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Regional Action Plan For The Northwestern Hawaiian Islands Begins

More than 100 scientists, educators and resource managers who met in Honolulu last week laid the groundwork for a regional action plan for one of the nation’s unique marine treasures, the Northwestern Hawaiian Islands. The National Oceanic and Atmospheric Administration’s (NOAA) National Marine Sanctuary Program sponsored the first collaborative workshop of its kind in more than 20 years. NOAA is a part of the U.S. Department of Commerce.

"A regional action plan is a logical next step in assisting all parties involved in the conservation, management, protection, and study of resources," said Daniel J. Basta, director of NOAA’s National Marine Sanctuary Program. "We are redoubling our commitment to the area with the establishment of a post-workshop team who will take the ideas articulated in the workshop and help facilitate the development of an action plan."

Participants in the "Information Needs for Conservation and Management: A Workshop on the Northwestern Hawaiian Islands" identified priority scientific and informational needs for understanding and managing the marine waters and associated habitats and resources of the Northwestern Hawaiian Islands (NWHI). The three-day process was successful in the following areas:

* Building a foundation for establishing similar priorities to support the current and future management of NOAA’s NWHI Coral Reef Ecosystem Reserve.

* Identifying a specific set of recommendations on information needs associated with the characterization, monitoring, and research of the marine waters, habitats, and resources of the NWHI.

* Drafting associated strategies or actions across a broad set of disciplines and practices that includes hypothesis-driven science as well as Native Hawaiian traditional knowledge.

The workshop and continuing activities are a collaborative effort by representatives from the Hawaii Department of Land and Natural Resources, U.S. Fish and Wildlife Service, University of Hawaii, Bishop Museum, Western Pacific Fishery Management Council and NOAA’s National Marine Fisheries Service.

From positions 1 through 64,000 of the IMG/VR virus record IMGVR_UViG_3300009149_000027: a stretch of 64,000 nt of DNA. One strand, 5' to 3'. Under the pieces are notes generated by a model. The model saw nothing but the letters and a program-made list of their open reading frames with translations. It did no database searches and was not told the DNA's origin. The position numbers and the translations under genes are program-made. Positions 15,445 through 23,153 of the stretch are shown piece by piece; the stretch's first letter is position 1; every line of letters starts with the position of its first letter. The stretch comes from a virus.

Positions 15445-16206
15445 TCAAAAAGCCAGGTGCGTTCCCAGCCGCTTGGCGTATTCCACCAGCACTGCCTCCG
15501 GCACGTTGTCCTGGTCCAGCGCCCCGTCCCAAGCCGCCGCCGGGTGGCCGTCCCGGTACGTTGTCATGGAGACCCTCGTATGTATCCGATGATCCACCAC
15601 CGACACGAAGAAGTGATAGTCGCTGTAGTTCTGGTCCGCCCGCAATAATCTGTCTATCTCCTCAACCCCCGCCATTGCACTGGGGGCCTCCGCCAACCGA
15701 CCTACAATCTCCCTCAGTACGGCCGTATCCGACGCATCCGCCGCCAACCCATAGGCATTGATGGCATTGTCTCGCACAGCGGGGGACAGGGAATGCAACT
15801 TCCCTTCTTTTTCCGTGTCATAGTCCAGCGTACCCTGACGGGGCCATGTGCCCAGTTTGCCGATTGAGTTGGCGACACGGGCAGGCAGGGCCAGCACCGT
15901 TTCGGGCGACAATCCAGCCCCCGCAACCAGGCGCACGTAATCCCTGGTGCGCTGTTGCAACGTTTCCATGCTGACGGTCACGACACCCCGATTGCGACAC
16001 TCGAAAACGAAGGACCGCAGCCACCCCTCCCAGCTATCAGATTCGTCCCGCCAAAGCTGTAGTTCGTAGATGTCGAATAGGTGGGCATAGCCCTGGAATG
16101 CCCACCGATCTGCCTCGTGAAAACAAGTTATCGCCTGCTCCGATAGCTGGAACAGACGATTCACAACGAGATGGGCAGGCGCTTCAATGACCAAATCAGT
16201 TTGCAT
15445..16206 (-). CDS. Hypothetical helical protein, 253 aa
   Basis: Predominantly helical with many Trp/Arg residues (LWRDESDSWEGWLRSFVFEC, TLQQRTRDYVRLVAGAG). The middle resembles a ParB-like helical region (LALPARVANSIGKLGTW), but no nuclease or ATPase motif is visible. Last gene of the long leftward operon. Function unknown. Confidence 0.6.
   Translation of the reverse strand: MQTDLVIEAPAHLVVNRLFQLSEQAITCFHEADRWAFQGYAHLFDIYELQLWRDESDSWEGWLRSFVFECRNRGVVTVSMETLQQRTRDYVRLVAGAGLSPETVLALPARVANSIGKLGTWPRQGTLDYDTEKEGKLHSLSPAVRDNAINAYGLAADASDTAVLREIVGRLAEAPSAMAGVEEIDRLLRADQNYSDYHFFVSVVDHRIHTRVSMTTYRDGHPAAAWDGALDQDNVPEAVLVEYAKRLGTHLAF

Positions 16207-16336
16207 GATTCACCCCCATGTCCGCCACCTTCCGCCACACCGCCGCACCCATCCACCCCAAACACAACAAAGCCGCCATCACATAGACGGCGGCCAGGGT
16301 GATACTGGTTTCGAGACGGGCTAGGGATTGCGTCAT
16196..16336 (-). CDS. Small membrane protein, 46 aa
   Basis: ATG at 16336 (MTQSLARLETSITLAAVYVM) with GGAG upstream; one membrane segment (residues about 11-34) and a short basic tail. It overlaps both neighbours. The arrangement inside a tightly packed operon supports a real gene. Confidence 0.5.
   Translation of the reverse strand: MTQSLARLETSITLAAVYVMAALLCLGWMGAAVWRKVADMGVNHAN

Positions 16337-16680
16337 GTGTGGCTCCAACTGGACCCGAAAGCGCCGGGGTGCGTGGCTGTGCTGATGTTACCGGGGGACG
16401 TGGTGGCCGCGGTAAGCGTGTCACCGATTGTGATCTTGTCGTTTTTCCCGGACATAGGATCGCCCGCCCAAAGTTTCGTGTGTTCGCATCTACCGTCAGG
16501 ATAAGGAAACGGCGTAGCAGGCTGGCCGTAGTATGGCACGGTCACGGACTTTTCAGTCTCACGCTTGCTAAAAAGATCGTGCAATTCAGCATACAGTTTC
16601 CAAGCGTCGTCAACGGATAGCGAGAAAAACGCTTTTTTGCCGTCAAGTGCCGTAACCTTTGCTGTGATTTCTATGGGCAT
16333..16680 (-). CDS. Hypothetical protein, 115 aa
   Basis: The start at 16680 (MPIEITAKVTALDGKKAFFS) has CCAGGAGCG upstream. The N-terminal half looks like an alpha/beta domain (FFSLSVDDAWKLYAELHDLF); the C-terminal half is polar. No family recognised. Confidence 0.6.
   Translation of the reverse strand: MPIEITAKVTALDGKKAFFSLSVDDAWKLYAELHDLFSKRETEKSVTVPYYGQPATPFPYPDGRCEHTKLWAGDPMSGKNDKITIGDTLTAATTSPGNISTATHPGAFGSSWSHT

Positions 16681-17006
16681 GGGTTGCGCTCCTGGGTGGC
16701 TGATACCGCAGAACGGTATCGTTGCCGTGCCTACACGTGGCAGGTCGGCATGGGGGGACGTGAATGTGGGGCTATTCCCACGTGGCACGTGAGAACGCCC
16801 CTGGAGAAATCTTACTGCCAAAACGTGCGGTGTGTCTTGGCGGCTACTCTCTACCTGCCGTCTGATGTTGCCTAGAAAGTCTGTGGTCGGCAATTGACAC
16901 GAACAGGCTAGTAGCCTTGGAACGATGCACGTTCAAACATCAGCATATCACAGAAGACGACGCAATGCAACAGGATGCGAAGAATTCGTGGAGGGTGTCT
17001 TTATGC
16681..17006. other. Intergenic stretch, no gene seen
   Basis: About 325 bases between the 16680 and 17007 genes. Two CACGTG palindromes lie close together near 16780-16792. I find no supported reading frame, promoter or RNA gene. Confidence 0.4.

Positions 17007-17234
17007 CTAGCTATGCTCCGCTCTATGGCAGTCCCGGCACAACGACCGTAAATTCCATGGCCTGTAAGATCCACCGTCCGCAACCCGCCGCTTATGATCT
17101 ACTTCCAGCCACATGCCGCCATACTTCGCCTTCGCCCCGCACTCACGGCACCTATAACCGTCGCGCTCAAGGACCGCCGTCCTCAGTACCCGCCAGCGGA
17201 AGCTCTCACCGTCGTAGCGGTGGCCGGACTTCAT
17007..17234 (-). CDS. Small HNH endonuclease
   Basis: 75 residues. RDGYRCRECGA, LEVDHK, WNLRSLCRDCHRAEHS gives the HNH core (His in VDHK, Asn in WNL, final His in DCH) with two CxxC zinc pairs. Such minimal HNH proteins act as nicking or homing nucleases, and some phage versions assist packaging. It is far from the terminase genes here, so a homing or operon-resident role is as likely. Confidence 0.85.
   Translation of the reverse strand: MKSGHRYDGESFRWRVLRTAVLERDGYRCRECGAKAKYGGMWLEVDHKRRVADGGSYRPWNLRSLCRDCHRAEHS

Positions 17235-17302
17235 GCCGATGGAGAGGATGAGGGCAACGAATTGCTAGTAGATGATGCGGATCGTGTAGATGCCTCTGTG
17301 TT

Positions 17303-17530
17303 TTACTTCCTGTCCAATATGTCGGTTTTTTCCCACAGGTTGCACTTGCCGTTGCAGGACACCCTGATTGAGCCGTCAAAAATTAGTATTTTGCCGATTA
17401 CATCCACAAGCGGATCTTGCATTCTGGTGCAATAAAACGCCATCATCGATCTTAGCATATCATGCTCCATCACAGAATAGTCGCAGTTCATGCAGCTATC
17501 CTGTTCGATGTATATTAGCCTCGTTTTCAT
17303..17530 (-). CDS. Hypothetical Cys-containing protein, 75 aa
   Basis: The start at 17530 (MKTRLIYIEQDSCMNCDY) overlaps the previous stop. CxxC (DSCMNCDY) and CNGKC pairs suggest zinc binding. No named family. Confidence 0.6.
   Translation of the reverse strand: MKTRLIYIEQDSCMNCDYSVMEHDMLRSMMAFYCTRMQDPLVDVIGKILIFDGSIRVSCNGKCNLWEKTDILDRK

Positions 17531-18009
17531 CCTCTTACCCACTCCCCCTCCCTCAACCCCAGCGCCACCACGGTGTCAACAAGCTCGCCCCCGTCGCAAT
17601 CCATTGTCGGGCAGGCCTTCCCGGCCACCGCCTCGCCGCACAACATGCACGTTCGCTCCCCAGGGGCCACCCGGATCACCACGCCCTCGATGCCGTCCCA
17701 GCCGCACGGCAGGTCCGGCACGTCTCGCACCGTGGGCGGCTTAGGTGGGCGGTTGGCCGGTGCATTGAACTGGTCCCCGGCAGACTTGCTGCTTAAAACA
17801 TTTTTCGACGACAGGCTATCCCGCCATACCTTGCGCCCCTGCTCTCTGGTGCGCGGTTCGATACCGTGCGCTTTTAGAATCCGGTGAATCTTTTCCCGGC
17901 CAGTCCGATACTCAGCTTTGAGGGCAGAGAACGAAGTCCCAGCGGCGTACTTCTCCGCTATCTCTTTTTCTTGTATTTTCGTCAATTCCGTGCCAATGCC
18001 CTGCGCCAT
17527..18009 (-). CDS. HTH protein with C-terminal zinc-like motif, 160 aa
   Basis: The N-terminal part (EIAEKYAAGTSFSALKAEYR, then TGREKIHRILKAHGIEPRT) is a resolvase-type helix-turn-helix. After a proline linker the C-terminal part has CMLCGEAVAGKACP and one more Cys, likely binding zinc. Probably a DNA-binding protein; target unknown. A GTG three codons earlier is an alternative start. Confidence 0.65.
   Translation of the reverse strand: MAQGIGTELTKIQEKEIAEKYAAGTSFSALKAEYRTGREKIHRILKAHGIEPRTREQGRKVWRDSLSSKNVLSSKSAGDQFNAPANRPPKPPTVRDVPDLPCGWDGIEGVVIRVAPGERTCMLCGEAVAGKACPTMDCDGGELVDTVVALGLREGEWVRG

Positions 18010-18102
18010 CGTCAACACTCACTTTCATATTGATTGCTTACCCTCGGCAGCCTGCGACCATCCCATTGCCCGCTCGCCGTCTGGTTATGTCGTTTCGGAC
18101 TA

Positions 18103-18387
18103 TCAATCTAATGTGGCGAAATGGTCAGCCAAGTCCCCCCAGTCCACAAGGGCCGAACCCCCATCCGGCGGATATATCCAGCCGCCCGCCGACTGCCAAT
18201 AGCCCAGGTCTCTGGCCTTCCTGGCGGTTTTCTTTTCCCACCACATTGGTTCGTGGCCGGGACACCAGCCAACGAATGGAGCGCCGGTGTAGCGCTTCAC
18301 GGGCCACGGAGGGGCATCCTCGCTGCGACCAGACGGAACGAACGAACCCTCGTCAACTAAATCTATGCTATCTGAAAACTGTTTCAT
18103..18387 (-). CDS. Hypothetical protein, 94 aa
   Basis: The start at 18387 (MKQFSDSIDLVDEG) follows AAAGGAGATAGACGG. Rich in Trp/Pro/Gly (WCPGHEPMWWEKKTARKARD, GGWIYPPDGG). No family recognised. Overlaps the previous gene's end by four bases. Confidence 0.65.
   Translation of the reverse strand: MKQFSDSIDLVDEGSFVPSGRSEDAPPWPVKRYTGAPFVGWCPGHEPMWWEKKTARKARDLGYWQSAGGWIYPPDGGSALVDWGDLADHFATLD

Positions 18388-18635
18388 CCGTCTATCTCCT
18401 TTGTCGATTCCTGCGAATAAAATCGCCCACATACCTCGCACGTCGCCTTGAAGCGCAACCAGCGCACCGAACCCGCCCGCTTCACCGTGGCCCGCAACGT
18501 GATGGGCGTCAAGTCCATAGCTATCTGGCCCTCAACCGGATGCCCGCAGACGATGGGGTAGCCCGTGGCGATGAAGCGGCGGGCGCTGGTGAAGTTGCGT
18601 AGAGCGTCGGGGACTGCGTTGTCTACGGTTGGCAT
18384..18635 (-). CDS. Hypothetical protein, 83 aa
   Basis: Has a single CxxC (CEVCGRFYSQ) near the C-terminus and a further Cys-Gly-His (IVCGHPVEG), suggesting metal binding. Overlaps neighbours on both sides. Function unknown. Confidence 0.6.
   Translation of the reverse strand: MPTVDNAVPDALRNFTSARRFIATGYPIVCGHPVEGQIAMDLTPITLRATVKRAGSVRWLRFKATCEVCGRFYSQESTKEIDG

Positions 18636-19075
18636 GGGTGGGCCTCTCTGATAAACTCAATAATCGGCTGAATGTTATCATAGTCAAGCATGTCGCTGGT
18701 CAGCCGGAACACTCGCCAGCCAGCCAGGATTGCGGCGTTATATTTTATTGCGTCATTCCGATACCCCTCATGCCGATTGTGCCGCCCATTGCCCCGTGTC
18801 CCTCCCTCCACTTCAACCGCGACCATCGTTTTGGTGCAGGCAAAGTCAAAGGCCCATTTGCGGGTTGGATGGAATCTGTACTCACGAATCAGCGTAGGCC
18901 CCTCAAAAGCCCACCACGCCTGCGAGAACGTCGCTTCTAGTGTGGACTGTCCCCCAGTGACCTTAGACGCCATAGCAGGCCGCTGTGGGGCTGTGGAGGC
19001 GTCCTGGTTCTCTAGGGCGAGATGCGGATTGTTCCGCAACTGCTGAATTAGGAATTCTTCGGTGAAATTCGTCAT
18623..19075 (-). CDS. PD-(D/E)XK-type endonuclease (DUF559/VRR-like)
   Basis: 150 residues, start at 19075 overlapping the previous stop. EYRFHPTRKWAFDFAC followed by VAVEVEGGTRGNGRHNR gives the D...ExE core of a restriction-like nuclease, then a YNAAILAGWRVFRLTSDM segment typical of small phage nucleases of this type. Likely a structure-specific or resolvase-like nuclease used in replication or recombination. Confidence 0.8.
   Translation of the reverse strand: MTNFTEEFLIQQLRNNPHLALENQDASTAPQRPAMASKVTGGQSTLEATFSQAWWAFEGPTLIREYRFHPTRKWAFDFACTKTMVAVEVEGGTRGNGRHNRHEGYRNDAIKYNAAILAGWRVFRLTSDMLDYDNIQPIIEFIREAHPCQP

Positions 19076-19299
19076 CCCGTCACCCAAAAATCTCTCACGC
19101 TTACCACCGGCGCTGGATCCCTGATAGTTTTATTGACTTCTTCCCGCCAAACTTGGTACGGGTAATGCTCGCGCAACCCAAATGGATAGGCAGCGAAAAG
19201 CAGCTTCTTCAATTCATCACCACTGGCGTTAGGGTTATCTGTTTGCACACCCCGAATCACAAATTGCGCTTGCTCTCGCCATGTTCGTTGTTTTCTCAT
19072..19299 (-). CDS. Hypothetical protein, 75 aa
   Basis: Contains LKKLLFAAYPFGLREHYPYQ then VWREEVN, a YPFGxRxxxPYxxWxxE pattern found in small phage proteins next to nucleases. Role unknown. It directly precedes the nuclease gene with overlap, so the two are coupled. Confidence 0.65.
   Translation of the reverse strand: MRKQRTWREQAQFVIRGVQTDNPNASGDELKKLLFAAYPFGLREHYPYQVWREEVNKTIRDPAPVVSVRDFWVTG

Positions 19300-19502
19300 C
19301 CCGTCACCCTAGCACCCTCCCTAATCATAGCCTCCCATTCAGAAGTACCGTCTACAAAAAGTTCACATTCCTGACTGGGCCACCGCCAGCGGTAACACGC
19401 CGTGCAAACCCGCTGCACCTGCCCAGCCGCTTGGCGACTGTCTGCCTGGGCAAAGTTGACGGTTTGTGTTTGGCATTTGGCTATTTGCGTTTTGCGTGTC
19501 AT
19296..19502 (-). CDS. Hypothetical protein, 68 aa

The NWHI is a mostly uninhabited chain of small islands that stretch more than 1,000 miles northwest of the main Hawaiian Islands. A major portion of all coral reefs in the U.S. are in NWHI waters, and it is home to several federally protected species including the threatened green sea turtle and endangered Hawaiian monk seal. Native Hawaiians were the first to find the islands and regularly ventured to parts of the region for economic and religious reasons. It is the site of one of the oldest National Wildlife Refuges, the Hawaiian Islands National Wildlife Refuge, designated in 1909 by President Theodore Roosevelt. On December 4, 2000, the Northwestern Hawaiian Islands Coral Reef Ecosystem Reserve was created by an executive order and is managed by NOAA’s National Marine Sanctuary Program.

The NMSP seeks to increase public awareness of America’s maritime heritage by conducting scientific research, monitoring, exploration and educational programs. Today, 13 national marine sanctuaries encompass more than 18,000 square miles of America’s ocean and Great Lakes natural and cultural resources. In addition, the NMSP is conducting a sanctuary designation process to determine if it is appropriate to incorporate the Northwestern Hawaiian Islands Coral Reef Ecosystem Reserve into the national sanctuary system.

NOAA National Ocean Service manages the National Marine Sanctuary Program and is dedicated to exploring, understanding, conserving and restoring the nation’s coasts and oceans. National Ocean Service balances environmental protection with economic prosperity in fulfilling its mission of promoting safe navigation, supporting coastal communities, sustaining coastal habitats and mitigating coastal hazards.

NOAA is dedicated to enhancing economic security and national safety through the prediction and research of weather and climate-related events and providing environmental stewardship of our nation’s coastal and marine resource.

On the Web:

National Ocean Service –
National Marine Sanctuary Program —
NWHI Coral Reef Ecosystem Reserve –

Cliff Etzel
Cliff Etzel
Cliff is the former Freediving editor of He is now a freelance journalist and film-maker.